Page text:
According to Heath, there are plenty of benefits to a secondary filled with leapers. Most importantly: Since modern quarterbacks have become so efficient and accurate that they typically pass as far away from the defender as possible, a quick leap — either horizontally or vertically — gives the quarterback a smaller window to throw to and disrupts the timing. “It gets the quarterback uncomfortable,” Heath said. “The ball is never thrown to us. We have to be reactionary all the time, and the jumping ability comes in because these good quarterbacks are going to put it in a spot that is hard to get to no matter how good your positioning is.”
The Cowboys defense faced the third most pass attempts last year. Adding rookies who can jump isn’t going to turn that around.
3 Na Brown Award Watch
Stock down: Mack Hollins, OTA darling. Hollins’ quieter training camp is nothing to be alarmed by: as a 4th round pick, the lack of talent at WR and his special teams ability, he was always a lock to make the roster.
Stock up: Marcus Johnson. Johnson embodies the spirit of the Na Brown Award, entering camp as an afterthought and lighting it up so far.
Stock up: Billy Brown. If the Eagles didn’t already have three tight ends, Brown would be getting consideration as the third guy. He needs a lot of work on his blocking, which makes him an strong candidate for the practice squad.
Stock up: CJ Smith, who at this point looks like he’ll get a lot of playing time because the one eyed man is king in the land of the blind.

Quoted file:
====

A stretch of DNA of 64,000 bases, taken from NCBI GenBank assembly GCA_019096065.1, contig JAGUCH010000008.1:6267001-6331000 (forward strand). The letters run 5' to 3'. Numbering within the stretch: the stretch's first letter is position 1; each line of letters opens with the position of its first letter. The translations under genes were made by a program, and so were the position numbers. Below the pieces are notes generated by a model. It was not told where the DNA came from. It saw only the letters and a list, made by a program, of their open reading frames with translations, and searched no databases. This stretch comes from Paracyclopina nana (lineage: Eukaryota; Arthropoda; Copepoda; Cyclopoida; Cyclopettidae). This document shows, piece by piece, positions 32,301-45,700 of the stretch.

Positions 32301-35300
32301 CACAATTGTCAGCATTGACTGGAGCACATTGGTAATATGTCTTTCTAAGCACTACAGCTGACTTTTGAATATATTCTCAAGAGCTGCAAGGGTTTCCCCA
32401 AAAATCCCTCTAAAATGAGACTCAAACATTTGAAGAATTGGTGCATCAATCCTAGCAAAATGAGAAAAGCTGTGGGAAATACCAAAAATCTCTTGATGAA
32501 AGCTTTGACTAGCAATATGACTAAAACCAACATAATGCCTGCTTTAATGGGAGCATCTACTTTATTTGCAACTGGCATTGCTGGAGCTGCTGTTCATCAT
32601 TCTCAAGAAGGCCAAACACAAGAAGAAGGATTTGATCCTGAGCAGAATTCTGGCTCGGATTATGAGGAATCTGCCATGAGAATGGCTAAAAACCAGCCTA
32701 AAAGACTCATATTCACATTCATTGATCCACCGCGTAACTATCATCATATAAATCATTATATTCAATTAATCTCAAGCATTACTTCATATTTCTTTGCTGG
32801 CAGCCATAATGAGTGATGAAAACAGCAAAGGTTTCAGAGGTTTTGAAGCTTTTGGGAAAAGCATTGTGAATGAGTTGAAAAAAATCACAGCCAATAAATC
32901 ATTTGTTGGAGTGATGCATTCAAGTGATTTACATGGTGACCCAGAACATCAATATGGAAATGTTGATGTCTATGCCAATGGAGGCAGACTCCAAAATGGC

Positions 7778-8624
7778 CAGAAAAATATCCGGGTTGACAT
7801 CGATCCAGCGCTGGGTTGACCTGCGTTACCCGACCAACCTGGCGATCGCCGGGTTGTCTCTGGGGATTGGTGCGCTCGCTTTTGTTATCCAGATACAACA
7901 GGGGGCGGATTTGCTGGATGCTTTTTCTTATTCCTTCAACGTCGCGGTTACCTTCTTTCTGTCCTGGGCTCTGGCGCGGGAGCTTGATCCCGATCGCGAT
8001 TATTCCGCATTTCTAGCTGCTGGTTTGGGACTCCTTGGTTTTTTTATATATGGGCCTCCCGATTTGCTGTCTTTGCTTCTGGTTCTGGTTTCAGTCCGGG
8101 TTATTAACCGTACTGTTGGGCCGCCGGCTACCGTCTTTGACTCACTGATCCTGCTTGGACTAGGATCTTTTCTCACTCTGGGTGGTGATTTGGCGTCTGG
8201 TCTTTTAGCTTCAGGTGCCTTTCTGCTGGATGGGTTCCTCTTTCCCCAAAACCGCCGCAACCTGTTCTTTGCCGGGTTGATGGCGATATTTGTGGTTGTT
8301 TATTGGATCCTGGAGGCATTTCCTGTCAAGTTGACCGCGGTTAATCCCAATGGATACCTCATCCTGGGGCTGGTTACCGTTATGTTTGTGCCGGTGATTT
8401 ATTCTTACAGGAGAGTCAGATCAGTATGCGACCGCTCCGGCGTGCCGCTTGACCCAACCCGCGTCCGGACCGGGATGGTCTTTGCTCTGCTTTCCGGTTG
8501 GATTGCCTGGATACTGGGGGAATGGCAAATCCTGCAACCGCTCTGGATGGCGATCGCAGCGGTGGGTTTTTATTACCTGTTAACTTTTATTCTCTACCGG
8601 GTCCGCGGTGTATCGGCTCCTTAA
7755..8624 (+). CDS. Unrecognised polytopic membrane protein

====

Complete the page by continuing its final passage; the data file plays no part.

Stock up: Terrence Brooks, who entered camp vying with Jaylen Watkins for the 3rd safety spot and has so far run away with it. That’s encouraging not just for depth purposes but also because Brooks is a Joe Douglas guy, and we don’t have a lot of data points to evaluate Douglas.
Stock up: Kamu Grugier-Hill. Grugier-Hill has a really good physical base to work with as a linebacker/safety hybrid, at the least he has a lot of potential to be a key player for Dave Fipp. So far, he’s looking like he might deserve a look as a reserve linebacker.
4 I had a dream
On Thursday night, I had an amazing dream I thought I’d share with you. I usually don’t remember my dreams, and when I do they are lucid dreams, which is probably why I remember them. This was not a lucid dream.
The scene: the Cowboys locker room after their Hall of Fame Game on Thursday night. Jason Garrett has the team encircled around him. Most of the players still have their pads on, coaches and sideline staff are also around him.
He has a wooden salad bowl in his left arm, waist high, and in it is enough iceberg lettuce to serve one person. He empties an entire bottle of ranch dressing into it, then stirs it with a wooden spoon like he’s mixing up batter. It’s basically a bowl of ranch dressing with some lettuce in it. He shows the bowl to all gathered around him, then says a few words about how this is a metaphor for teamwork and togetherness. I don’t remember the exact words because in my dream I was too startled at the salad to register the exact words he was saying. He beams with his signature “I have no idea what I’m doing” smile, thinking he’s just given the greatest post-game speech in the history of post-game speeches.
Nobody reacts. It’s just awkward silence. You could have heard a pin drop.
And that was the end of my dream. When I woke on Friday morning, for a very short moment I thought it really happened. I was excited that we’d have another instance to make fun of Jason Garrett. But then I immediately thought “no you dingus, you didn’t even watch the game how would you have seen this.”
Does this meaning something? Is this important? I’m not about to start messing with my mashed potatoes but I’m going to think about that dream pretty much every time I see Jason Garrett this year.